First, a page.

I don't think 2 nights/3 days is long enough to be in after a section and I'm glad I stayed the extra night to sort out feeding etc. The midwives can still be a bit brusque but I handled it better this time I think. It would be nice to have a bit more empathy on night 1 when you can't get out of bed and baby is crying, rather than saying, leave her crying in the cot! Apart from that no real complaints all things considered.
Monday, August 11, 2008
Visited the new wooden play area at Mountsfield Park yesterday (at least I think it is what's new!). It's ace. J really enjoyed toddling around and there are plenty of places for 38 weeks pregnant ladies to perch and watch (unlike Forster park where there is one bench too far away from the equipment to be any use). This is a pic of him playing the xylophone with Daddy - they both loved it! J also loved the slide, though he preferred it when he was being helped down by Daddy rather than just let go (ahem!)
All we need there now is a cafe and a toilet and we will be sorted. Is it in this area where the cafe is planned for or has it been built in another part of the park and we just didn't find it (very possible)?
Wednesday, August 06, 2008
Sunday, August 03, 2008
“Someone” [she doesn’t say who] reckons that the average adult has only read 6 of the top 100 books they’ve printed. It’s not the Big Read though — they don’t publish books, and they’ve only featured these books so far. In any event . . .
1) Look at the list and bold those you have read.
2) Italicize those you started but did not finish.
3) Underline the books you LOVE.
4) Reprint this list in your own blog so we can try and track down these people who’ve read 6 or less and force books upon them.
1. The Time Traveller’s Wife - Audrey Niffenegger
2. The Hitch Hiker’s Guide to the Galaxy - Douglas Adams
3. The Handmaid’s Tale - Margaret Atwood
4. Lord of the Flies - William Golding
5. Life of Pi - Yann Martel
6. The Secret Garden - Frances Hodgson Burnett
7. The Color Purple - Alice Walker
8. Adventures of Sherlock Holmes - Sir Arthur Conan Doyle
9. Jane Eyre - Charlotte Bronte
10. To Kill a Mockingbird - Harper Lee
11. Wuthering Heights - Emily Bronte
12. Nineteen Eighty Four - George Orwell
13. His Dark Materials (trilogy) - Philip Pullman
14. Great Expectations - Charles Dickens
15. Catch 22 - Joseph Heller
16. The Hobbit - J.R.R. Tolkien
17. Catcher in the Rye - J.D. Salinger
18. Brideshead Revisited - Evelyn Waugh
19. Crime and Punishment - Fyodor Dostoyevsky
20. Alice in Wonderland - Lewis Carroll
21. Chronicles of Narnia - C.S. Lewis
22. The Lion, The Witch and The Wardrobe – C.S. Lewis
23. Winnie the Pooh - A.A. Milne
24. Animal Farm - George Orwell
25. Brave New World - Aldous Huxley
26. Of Mice and Men - John Steinbeck
27. On The Road - Jack Kerouac
28. Oliver Twist - Charles Dickens
29. Charlotte’s Web - E.B. White
30. Hamlet - William Shakespeare
31. Charlie and the Chocolate Factory - Roald Dahl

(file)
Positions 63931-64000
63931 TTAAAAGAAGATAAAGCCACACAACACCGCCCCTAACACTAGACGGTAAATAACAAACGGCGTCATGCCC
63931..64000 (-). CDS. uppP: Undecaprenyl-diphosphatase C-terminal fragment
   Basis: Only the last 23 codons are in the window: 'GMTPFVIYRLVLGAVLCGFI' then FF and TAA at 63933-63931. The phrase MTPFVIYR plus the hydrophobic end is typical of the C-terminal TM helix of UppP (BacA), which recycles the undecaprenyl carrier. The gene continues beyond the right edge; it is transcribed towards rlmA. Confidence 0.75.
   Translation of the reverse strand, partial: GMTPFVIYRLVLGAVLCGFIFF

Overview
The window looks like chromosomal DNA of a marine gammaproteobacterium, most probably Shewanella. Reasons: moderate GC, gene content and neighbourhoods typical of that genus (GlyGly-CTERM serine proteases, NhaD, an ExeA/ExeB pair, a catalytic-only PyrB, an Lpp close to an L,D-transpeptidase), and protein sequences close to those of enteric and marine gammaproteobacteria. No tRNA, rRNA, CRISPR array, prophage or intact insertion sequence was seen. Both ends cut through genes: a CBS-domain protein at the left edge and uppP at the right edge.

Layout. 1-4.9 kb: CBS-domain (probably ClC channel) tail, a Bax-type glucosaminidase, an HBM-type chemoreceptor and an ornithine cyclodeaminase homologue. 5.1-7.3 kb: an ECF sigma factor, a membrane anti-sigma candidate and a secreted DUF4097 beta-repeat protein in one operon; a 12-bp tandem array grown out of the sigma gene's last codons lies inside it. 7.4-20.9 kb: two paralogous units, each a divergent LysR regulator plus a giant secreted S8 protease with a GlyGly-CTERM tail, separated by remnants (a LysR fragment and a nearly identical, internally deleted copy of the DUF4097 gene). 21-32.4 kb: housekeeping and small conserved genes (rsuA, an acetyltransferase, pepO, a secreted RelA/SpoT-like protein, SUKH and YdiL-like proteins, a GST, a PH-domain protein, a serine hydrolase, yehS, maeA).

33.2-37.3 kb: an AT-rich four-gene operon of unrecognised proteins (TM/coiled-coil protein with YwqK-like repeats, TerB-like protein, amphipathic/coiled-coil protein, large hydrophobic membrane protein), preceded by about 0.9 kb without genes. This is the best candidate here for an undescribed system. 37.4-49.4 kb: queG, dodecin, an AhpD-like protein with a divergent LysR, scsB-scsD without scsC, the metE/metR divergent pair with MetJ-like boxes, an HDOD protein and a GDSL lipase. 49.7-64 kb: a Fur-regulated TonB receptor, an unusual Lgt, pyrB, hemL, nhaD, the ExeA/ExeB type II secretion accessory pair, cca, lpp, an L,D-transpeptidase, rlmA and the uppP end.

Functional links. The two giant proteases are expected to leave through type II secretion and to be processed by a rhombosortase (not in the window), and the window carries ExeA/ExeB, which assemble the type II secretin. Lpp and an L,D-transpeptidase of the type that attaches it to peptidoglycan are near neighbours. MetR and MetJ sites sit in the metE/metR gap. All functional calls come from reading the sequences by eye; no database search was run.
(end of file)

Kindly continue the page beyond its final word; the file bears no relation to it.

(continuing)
32. Complete Works of Shakespeare
33. Ulysses - James Joyce
34. Heart of Darkness - Joseph Conrad
35. Les Miserables - Victor Hugo
36. Pride and Prejudice - Jane Austen
37. The Bible
38. The Great Gatsby - F. Scott Fitzgerald
39. War and Peace - Leo Tolstoy
40. Grapes of Wrath - John Steinbeck
41. Anna Karenina - Leo Tolstoy
42. The Kite Runner - Khaled Hosseini
43. One Hundred Years of Solitude - Gabriel Garcia Marquez
44. Sense and Sensibility - Jane Austen
45. The Curious Incident of the Dog in the Night-time - Mark Haddon
46. Lolita - Vladimir Nabokov
47. The Little Prince - Antoine De Saint-Exupery
48. A Confederacy of Dunces - John Kennedy Toole
49. The Lord of the Rings - JRR Tolkien
50. Harry Potter series - JK Rowling
51. Little Women - Louisa M. Alcott
52. Tess of the D’Urbervilles - Thomas Hardy
53. Rebecca - Daphne Du Maurier
54. Birdsong - Sebastian Faulks
55. Middlemarch - George Eliot
56. Gone With The Wind - Margaret Mitchell
57. Bleak House - Charles Dickens
58. The Wind in the Willows - Kenneth Grahame
59. David Copperfield - Charles Dickens
60. Emma - Jane Austen
61. Persuasion - Jane Austen
62. Captain Corelli’s Mandolin - Louis De Bernieres
63. Memoirs of a Geisha - Arthur Golden
64. The Da Vinci Code - Dan Brown
65. A Prayer for Owen Meany - John Irving
66. The Woman in White - Wilkie Collins
67. Anne of Green Gables – L.M. Montgomery
68. Far From The Madding Crowd - Thomas Hardy
69. Atonement - Ian McEwan
70. Dune - Frank Herbert
71. Cold Comfort Farm - Stella Gibbons
72. A Suitable Boy - Vikram Seth
73. The Shadow of the Wind - Carlos Ruiz Zafon
74. A Tale Of Two Cities - Charles Dickens
75. Love In The Time Of Cholera - Gabriel Garcia Marquez
76. The Secret History - Donna Tartt
77. The Lovely Bones - Alice Sebold
78. Count of Monte Cristo - Alexandre Dumas
79. Jude the Obscure - Thomas Hardy
80. Bridget Jones’ Diary - Helen Fielding
81. Midnight’s Children - Salman Rushdie
82. Moby Dick - Herman Melville
83. Dracula - Bram Stoker
84. Notes From A Small Island - Bill Bryson
85. The Bell Jar - Sylvia Plath